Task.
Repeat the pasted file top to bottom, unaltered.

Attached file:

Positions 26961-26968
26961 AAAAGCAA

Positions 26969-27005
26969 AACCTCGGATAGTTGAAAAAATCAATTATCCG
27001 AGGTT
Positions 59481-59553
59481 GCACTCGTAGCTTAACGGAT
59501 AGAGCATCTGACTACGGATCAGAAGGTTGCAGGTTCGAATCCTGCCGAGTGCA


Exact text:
Positions 26961-26968
26961 AAAAGCAA

Positions 26969-27005
26969 AACCTCGGATAGTTGAAAAAATCAATTATCCG
27001 AGGTT
Positions 59481-59553
59481 GCACTCGTAGCTTAACGGAT
59501 AGAGCATCTGACTACGGATCAGAAGGTTGCAGGTTCGAATCCTGCCGAGTGCA